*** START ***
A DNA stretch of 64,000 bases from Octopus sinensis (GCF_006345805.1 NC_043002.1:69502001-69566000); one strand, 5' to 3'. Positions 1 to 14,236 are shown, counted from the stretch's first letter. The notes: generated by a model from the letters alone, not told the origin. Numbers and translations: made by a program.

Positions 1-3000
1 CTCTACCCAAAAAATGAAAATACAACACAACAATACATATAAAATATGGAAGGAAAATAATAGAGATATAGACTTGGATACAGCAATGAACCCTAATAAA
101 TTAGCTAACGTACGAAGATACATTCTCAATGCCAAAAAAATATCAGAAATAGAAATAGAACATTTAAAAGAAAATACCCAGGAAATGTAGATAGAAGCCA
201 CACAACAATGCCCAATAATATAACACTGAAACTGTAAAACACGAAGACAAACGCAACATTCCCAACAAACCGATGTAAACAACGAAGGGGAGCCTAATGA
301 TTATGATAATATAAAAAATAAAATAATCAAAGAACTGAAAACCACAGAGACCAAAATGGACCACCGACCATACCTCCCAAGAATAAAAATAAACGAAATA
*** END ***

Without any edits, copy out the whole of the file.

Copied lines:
A DNA stretch of 64,000 bases from Octopus sinensis (GCF_006345805.1 NC_043002.1:69502001-69566000); one strand, 5' to 3'. Positions 1 to 14,236 are shown, counted from the stretch's first letter. The notes: generated by a model from the letters alone, not told the origin. Numbers and translations: made by a program.

Positions 1-3000
1 CTCTACCCAAAAAATGAAAATACAACACAACAATACATATAAAATATGGAAGGAAAATAATAGAGATATAGACTTGGATACAGCAATGAACCCTAATAAA
101 TTAGCTAACGTACGAAGATACATTCTCAATGCCAAAAAAATATCAGAAATAGAAATAGAACATTTAAAAGAAAATACCCAGGAAATGTAGATAGAAGCCA
201 CACAACAATGCCCAATAATATAACACTGAAACTGTAAAACACGAAGACAAACGCAACATTCCCAACAAACCGATGTAAACAACGAAGGGGAGCCTAATGA
301 TTATGATAATATAAAAAATAAAATAATCAAAGAACTGAAAACCACAGAGACCAAAATGGACCACCGACCATACCTCCCAAGAATAAAAATAAACGAAATA